As a final note, this quote from Komen’s CEO just grossed me out (emphasis mine): “America is built on consumerism. To say we shouldn’t use it to solve the social ills that confront us doesn’t make sense to me.” Ugh.

July 11, 2011

Exploring Pinkwashing: Questioning the Wisdom of Buying for a Cure

A new article in the journal Environmental Justice provides a compelling overview of a topic we have covered several times here – pinkwashing, or the pink-drenched efforts of corporations to be seen as doing something about breast cancer at the same time as their products or practices are possibly contributing to the disease.

In Pastel Injustice: The Corporate Use of Pinkwashing for Profit, authors Amy Lubitow and Mia Davis provide an introduction to the concept of pinkwashing, talk about environmental factors in breast cancer, and explain the problem of having corporations generate public goodwill from pink-themed breast cancer campaigns. They argue:

Funds raised from breast cancer walks and runs undoubtedly serve to further treatment and early detection of breast cancer (which saves more women’s lives). However, corporate entities marketing to cancer patients and their families develop brand loyalty, generate free advertising on the part of women who participate, and discourage questions about the role of chemicals used in consumer products in cancer incidence.

The authors go on to call pinkwashing a form of social injustice, and decry the focus solely on cancer treatment rather than on prevention. In critiquing the “buy something pink” model of responding to breast cancer, they outline how this approach excludes both many types of women at risk for cancer and prevention efforts that don’t focus on finding “a cure.”

Questions about disease causation, feelings of anger, frustration, or sadness do not meld with the dominant imagery of women who have conquered—or must be made to feel that they can conquer—the disease. Notably, this mainstream image is effectively a white, middle class model which excludes women of color, who are not only less likely to survive the disease than white women, but who may not connect with the hegemonic model of survivorhood that centers on fundraising walks (some of which require $1,800 as a baseline for participation), and which are heavily populated by white women.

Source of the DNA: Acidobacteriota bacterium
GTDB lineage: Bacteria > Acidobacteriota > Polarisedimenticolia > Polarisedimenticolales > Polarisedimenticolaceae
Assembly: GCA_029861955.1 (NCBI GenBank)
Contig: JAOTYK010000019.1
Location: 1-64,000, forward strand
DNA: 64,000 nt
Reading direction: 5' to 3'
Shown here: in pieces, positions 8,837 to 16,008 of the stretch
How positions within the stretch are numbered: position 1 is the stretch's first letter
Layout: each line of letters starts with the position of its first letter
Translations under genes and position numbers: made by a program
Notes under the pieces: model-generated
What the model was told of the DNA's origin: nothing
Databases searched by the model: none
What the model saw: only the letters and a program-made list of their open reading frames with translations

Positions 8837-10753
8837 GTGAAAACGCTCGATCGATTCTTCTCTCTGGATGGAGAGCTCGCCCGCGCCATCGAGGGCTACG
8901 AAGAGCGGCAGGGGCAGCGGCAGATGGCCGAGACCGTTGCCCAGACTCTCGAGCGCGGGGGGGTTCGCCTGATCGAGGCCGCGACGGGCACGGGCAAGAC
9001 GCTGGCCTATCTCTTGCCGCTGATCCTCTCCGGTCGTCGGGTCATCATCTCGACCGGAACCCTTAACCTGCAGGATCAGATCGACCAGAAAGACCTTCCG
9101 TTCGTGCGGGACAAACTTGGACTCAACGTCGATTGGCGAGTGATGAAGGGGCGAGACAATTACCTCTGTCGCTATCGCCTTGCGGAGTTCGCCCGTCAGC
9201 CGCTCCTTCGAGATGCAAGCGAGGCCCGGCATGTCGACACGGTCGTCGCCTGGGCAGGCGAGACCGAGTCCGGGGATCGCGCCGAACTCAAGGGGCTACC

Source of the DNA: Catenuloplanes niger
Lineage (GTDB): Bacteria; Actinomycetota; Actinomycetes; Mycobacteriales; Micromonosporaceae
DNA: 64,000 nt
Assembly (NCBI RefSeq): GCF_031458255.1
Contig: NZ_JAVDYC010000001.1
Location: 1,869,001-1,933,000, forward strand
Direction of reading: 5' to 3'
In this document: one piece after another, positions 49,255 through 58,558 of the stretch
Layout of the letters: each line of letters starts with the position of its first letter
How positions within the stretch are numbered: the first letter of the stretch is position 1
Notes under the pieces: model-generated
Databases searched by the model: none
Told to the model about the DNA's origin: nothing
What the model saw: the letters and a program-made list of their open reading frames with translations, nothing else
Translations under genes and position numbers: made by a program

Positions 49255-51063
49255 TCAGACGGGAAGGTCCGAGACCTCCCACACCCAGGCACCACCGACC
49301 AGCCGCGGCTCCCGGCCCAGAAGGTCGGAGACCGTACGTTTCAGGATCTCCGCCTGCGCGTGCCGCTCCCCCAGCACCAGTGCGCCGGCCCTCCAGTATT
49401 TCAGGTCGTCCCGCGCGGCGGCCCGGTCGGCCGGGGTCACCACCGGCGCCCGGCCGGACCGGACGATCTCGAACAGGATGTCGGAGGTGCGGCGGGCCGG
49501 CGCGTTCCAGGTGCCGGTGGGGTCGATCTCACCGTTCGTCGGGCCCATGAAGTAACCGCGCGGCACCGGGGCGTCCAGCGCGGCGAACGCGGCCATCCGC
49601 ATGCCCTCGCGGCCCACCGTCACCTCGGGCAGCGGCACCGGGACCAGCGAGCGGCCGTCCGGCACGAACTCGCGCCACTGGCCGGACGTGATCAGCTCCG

Thus, women’s time, energy, and passion are diverted from efforts to prevent the disease and reduce its occurrence, and instead are focused on raising money (often by spending money on pre-assigned pink ribbon products, and cloaking themselves entirely in pink clothes with corporate logos). Everyone is told to keep their eyes on the prize: the elusive cure. This lost time and money, and more importantly, the physical pain and emotional hardship that families and communities endure with every breast cancer diagnosis is not accounted for or honored when we seek only ‘‘the cure.’’

This article is bound to be somewhat controversial, provoking questions of whether small amounts of certain chemicals are likely to cause any harm, whether additional safety studies or regulations are needed, and how much influence environmental exposures have compared to other risk factors. Whether campaigns to buy pink products or focus primarily on treatment are the appropriate way to focus our energies on breast cancer, though, is certainly something worth thinking about and discussing. The article is available online for free.

June 15, 2011

Upcoming Webinar on FDA Drug Approvals and Breast Cancer

An upcoming webinar may be of interest to readers:

Patients Before Profits: What You Should Know About the FDA, Big Pharma, and Breast Cancer
June 21, 2011 10:00AM – 11:00 AM Pacific (1:00 pm – 2:00 PM Eastern)

Featuring Miriam Hidalgo, BCAction Volunteer Program Coordinator and Jane Zones, Medical Sociologist and Former BCAction Board Member

We will focus on how the competing interests of pharmaceutical companies and regulatory governmental bodies can fail to deliver safe and effective drugs that patients need. If you sign up, you will learn about power players at the FDA, the origins of the accelerated approval process, and more.

You will need to register online for this webinar and then will receive an email with instructions on how to join in on the 21st.